"Personally, I don't care about yo' degree, and personally I don't care about a documentary, about a movie, personally I don't care about who you say you are and how you gon' help me, because all I know is individuals who forgot about a village... I don't care about your statistics."Watch artist Mr. Muhibb Dyer present a portrayal of a young man who reminds us of where some of our young men are and that there's a lot of work to do. Click here to view the video on YouTube.
Partnership for Los Angeles Schools is a unique collaboration between the City of Los Angeles and the Los Angeles Unified School District to turnaround LA's lowest performing schools and to create a model for doing so district wide. It serves 17,000 students across 22 schools in some of LA's poorest communities. The Partnership sponsored a Los Angeles screening and discussion of Beyond the Bricks last August, and we are thrilled that their work continues around finding ways to support black male achievement. We recently had a chat with Stephanie Schmier, Coordinator of School Improvement and Ryan Smith, Senior Director of Family and Community Engagement, about a restorative justice and writing class that was launched at Gompers Middle School.
Gompers Middle School, located in South LA is about 65% Latino and 35% black. Unfortunately the school logged 500 student suspensions from September - December of this school year. Because of this, two teachers in the school decided to create "Collective Voices." Students are participating in a restorative justice process with a retired LAPD officer. They are writing and will be publishing their work in collaboration with Inside Out Writers, and are working with volunteers from the Loyola Law School. They also plan to screen Beyond the Bricks for the students and have them discuss ways in which they can work toward solutions in their school and community.Below is our conversation.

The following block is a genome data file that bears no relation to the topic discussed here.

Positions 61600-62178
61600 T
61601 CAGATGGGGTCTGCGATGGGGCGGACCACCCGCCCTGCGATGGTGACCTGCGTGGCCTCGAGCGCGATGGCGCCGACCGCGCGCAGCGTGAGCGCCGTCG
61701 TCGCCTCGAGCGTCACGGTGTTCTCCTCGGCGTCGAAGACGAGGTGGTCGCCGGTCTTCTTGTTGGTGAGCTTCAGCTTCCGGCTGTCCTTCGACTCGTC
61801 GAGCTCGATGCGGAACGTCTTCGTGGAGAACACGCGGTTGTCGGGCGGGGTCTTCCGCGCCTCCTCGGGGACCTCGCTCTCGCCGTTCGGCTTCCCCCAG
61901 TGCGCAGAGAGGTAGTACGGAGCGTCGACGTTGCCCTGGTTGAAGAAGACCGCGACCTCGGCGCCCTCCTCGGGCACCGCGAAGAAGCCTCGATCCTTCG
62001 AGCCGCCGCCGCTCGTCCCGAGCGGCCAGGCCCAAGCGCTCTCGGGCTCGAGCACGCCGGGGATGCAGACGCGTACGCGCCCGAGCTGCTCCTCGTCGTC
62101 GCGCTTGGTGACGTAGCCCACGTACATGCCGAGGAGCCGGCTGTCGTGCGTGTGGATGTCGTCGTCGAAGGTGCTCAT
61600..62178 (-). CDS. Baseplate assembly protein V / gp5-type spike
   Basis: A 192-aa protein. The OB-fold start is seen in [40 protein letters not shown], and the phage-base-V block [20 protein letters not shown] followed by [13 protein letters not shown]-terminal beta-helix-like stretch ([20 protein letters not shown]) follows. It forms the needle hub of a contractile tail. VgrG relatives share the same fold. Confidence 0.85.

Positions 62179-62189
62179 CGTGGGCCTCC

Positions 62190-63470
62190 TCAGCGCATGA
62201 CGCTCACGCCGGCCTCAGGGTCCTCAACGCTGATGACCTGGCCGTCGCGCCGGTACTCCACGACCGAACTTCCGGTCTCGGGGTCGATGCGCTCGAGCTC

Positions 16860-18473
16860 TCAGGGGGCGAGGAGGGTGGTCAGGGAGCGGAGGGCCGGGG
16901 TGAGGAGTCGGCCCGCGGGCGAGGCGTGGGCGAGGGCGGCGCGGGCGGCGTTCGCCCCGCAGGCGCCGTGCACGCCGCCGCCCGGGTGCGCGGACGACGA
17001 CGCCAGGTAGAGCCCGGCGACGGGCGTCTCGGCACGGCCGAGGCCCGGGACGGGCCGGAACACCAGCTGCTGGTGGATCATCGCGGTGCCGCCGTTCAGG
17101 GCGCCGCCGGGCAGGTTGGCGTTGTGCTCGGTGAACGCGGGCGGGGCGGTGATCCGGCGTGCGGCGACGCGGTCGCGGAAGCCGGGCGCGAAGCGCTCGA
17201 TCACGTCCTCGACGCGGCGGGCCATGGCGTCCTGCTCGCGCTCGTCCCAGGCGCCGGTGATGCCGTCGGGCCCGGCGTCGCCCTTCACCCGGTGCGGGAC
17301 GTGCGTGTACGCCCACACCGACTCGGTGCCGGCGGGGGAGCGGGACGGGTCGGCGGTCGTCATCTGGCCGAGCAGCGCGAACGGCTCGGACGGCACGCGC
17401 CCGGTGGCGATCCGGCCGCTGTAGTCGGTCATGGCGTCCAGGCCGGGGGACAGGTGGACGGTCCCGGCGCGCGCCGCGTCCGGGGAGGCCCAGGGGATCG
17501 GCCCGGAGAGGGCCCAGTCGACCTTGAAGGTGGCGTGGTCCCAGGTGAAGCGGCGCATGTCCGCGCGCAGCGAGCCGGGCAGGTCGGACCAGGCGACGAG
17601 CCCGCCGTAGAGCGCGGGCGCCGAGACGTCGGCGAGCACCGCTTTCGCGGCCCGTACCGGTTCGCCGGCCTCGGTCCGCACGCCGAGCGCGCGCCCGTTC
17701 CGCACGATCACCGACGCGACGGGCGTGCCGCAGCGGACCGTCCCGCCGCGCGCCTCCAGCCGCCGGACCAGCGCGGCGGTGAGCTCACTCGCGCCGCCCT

BTBP: Can you describe the participants of this class?
PLS: Many of these students are students who've had repeat suspensions. The administration of Gompers Middle School chose students that they thought had leadership potential but need to reflect on their behavior. The class meets for one period every day. In total there are 30 students participating in two sections. They come in, sit in a circle and are led through their activity by a teacher, formerly incarcerated person, mentor, writer or law enforcement official. The majority of the children in this program are African-American and split 50-50 boys and girls.